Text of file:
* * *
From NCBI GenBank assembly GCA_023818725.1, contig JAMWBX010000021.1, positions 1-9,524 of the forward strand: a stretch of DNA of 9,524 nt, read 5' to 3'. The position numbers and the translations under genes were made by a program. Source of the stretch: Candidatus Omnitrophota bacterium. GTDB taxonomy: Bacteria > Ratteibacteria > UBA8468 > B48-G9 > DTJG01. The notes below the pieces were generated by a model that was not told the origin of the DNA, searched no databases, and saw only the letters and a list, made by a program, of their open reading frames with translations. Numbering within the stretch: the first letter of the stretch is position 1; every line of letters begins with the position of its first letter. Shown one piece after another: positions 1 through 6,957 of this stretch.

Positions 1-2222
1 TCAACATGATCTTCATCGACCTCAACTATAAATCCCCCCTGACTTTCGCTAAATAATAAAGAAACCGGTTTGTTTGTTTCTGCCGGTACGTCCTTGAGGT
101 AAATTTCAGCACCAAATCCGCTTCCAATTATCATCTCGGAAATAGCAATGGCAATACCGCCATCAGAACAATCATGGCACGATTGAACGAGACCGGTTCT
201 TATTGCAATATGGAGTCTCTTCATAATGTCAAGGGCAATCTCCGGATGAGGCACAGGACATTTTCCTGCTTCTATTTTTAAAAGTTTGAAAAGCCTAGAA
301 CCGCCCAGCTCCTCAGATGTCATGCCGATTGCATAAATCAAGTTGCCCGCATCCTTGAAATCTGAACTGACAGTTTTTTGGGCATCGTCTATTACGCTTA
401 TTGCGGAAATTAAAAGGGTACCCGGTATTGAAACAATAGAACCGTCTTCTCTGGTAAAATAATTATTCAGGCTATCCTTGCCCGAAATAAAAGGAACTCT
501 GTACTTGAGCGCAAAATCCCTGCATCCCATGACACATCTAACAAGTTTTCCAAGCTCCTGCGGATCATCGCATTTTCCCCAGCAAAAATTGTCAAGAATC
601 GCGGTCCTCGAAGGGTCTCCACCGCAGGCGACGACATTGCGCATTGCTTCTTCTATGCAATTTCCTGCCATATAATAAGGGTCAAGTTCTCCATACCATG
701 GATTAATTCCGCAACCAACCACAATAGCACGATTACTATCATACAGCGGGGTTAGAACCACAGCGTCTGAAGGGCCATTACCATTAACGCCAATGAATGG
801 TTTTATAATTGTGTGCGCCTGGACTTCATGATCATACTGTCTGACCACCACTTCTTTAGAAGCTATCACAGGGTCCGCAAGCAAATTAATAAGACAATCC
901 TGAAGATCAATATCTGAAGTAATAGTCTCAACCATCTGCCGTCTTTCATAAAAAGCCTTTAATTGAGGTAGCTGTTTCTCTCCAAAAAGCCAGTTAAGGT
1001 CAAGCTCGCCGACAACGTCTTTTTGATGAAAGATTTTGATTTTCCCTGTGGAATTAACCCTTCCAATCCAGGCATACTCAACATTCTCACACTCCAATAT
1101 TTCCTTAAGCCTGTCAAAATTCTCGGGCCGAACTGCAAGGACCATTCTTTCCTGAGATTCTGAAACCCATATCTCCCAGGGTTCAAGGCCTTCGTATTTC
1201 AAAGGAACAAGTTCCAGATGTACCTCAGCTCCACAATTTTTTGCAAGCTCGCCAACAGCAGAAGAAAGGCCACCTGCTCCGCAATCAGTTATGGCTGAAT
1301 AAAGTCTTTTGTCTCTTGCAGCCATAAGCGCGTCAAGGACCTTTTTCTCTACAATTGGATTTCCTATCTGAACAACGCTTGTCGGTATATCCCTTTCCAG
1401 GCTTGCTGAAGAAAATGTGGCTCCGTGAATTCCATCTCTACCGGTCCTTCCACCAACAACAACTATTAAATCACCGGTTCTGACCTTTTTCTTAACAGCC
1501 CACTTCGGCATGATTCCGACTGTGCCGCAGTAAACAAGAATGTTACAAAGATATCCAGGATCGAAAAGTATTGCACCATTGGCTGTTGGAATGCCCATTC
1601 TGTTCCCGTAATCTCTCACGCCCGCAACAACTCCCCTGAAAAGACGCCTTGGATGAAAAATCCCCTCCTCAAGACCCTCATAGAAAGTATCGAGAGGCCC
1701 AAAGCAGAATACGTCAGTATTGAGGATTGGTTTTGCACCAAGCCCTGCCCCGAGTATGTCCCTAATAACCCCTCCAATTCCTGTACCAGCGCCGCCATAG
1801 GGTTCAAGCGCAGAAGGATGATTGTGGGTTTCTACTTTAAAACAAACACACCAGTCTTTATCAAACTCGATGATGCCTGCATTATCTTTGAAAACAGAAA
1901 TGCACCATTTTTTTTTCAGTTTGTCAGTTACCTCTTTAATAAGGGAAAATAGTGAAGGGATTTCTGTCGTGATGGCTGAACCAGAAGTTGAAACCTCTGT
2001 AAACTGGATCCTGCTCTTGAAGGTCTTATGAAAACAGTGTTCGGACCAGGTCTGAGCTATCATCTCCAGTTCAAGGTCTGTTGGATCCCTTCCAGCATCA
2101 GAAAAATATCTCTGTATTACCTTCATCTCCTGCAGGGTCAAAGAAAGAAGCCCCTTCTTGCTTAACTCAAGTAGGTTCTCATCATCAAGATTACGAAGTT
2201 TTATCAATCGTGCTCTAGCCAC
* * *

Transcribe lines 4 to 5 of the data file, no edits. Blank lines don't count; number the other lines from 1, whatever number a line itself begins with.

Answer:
101 AAATTTCAGCACCAAATCCGCTTCCAATTATCATCTCGGAAATAGCAATGGCAATACCGCCATCAGAACAATCATGGCACGATTGAACGAGACCGGTTCT
201 TATTGCAATATGGAGTCTCTTCATAATGTCAAGGGCAATCTCCGGATGAGGCACAGGACATTTTCCTGCTTCTATTTTTAAAAGTTTGAAAAGCCTAGAA